I am leaving May 13, 2013 to RTC. I am married with one kid and am wondering what married life is like as a nuke. What is the housing like? Is there places for children near? I am really excited about becoming a nuke, just worried that being a nuke and a father may collide often.

  28. NCCM(Ret) says:


    Having never been a Nuke with a family, I cannot tell you about that specifically, but they do not have any different housing than any other rating — I am sure they have some long working hours; all rates have those times. When the job has to get done, you work. My wife and I raised a three boys while I was in the Navy, we spend some good quality time — we had our time a part when I was deployed or on travel orders. Even with the times we couldn’t spend together, my two oldest boys enlisted in the Navy; both went into the Nuke program, btw :)

  29. MM2/SS now MAJ says:

    I went in the Navy nuke program in 1985 after a failed attempt at college. The biggest problem I had was the force feeding of math and science (memorization not learning) after being exposed to college level courses the year before. This program was not my learning style, in that you could not ask question and were told this is the way it is. Plan to put much time in and work hard. I remember living on only 4 hours of sleep a night. Stress level is high and suicide rate was high when I was in the program. I dropped out and went conventional MM on subs. This was a good move for me. I served 5.5 years then 4 years NR and then direct commision in AR. Just remember if things don’t work out there is life after being a Nuke and after the Navy.

    Keep everything in perspective and you will be fine no matter if you complete school or not. It will be a good experience on pushing your mind and body while serving your country.

    Hope this helps, Good Luck!

  30. Dustin says:

    I was wondering if there were possible waivers for age. I’m 31 but got a 99 on the ASVAB with my NUC score coming to 279.

  31. NCCM(Ret) says:


    I have never seen an age waiver approved for anyone over 28, and they were only approved because they were in college taking math and science courses for the previous couple of years leading up to the enlistment.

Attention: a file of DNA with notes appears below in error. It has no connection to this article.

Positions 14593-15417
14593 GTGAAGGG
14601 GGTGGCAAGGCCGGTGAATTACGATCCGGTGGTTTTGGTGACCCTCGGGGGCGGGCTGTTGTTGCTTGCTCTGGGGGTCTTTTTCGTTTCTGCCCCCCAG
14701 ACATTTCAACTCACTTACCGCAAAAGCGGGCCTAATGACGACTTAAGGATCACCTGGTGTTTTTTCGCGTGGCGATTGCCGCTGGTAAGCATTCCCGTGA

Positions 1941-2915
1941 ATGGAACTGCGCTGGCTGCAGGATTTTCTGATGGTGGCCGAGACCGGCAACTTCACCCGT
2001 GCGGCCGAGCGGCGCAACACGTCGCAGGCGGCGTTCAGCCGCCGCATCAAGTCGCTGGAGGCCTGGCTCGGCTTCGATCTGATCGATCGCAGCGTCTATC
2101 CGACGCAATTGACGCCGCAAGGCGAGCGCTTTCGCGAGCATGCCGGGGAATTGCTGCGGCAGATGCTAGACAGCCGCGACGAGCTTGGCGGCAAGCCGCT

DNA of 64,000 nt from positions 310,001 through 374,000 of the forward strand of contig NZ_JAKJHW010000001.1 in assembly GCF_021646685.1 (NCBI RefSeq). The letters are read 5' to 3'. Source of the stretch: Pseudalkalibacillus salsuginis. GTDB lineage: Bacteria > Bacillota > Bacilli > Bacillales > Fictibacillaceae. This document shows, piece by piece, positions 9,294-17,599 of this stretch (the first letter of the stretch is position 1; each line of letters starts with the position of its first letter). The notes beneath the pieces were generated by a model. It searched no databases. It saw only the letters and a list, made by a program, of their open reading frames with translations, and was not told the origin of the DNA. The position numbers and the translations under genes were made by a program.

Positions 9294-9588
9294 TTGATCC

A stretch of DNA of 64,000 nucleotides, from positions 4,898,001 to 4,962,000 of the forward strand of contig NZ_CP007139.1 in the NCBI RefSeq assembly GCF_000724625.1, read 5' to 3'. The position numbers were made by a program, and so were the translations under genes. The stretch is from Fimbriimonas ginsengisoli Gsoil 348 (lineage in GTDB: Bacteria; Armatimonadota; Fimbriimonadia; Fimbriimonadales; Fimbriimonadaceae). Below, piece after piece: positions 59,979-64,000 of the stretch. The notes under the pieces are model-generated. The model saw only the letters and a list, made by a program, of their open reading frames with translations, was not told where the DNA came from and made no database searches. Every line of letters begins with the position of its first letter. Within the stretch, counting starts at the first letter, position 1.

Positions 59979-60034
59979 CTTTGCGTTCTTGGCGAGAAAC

32. John says:

    I recently took the ASVAB and scored a 98. I was told that I auto qualified for nuke. How likely am I to get accepted if I failed a couple math/science classes in high school?

  33. NCCM(Ret) says:


    Having failed two math classes in high school can be mitigated if you have taken additional math classes in college and done well in them; otherwise, a waiver would be difficult. If you take a look at this page, it can kinda give you an idea of what they will consider — the less points you have, the less likely. (the chart does not say that X points gets waiver approval and X points won’t — it just gives an idea of what is important)

  34. Burns says:


    I’m actually joining in myself. Just retook the ASVAB at MEPS on Monday and got a 96 (I got a 97 when I was in High School, but that was back in 2007). Was told that a score over 93 exempts you from taking the “Nuke Test” (The NAPT).


    If you graduated high school (you are required to have a Diploma, GED is not accepted for Nukes) I would assume that means you passed Algebra, which is the only mathematics requirement, so you should be set.

    Best of luck to you!

  35. Al says:

    I’ve heard from a friend at MEPS with a 99 AFQT that the minimum passing score for the NAPT is now 65?! This can’t be correct, can it? I take the NAPT on Tuesday! I’m beyond nervous!

  36. NCCM(Ret) says:


    You only have to take the NAPT if you do not meet the Math points; take a look at this page, it should give you an idea of what you need.

  37. Al says:

    I got a NUC score of 246 and will be taking the NAPT on Wednesday. I was just wondering what score I had to get. I believe it’s a 55. I more than qualify academically for the Nuke Field.

  38. NCCM(Ret) says:


    You need to score a minimum of 55. It is explained here.

  39. Aaron says:

    So I just got a 97 on my ASVAB, and a 265 composite score for my NUC score. Does that mean I automatically qualify, or are there any surprise tests for the Nuke Program awaiting me at MEPS?

  40. NCCM(Ret) says:


    You will not be required to take the NAPT, but if you need an academic determination, you may want to take it to improve your chances of approval (if you do, you need to score above a 60 on the NAPT to add points; it is explained here

  41. Andy says:

    Dear NCCM(Ret) or
    I would like to know about my chances and conditions of getting into the Navy’s Nuclear Program since I’m currently waiting on my psychological evaluation from the psychologist about my mental health condition due to past “misdiagnoses” for Aspergers and Tic Disorders and my actual past diagnoses for ADHD and a optamologist consultation for my high myopia. But anyway, I actually have a B on AP Physics while I got all A on AP Calculus AB, AP Biology, Precalculus, Geometry, and all other math and science honors courses (this doesn’t include other courses where I got straight As from middle school to high school)and have an average unweighted GPA of 3.88 (weighted of 4.21). In addition to such qualifications, I play lots of different social sports and participate in other academic activities. Last but not least, the skill that led me to consider for the Navy Propulsion Program is my work history of working in a research internship environment at the University of Texas at Austin. I would like to know if this will increase my chance to get into the program. If you have other suggestions into what should I do further with the process, please let me know or please forward this case to Navydoc. Thank you.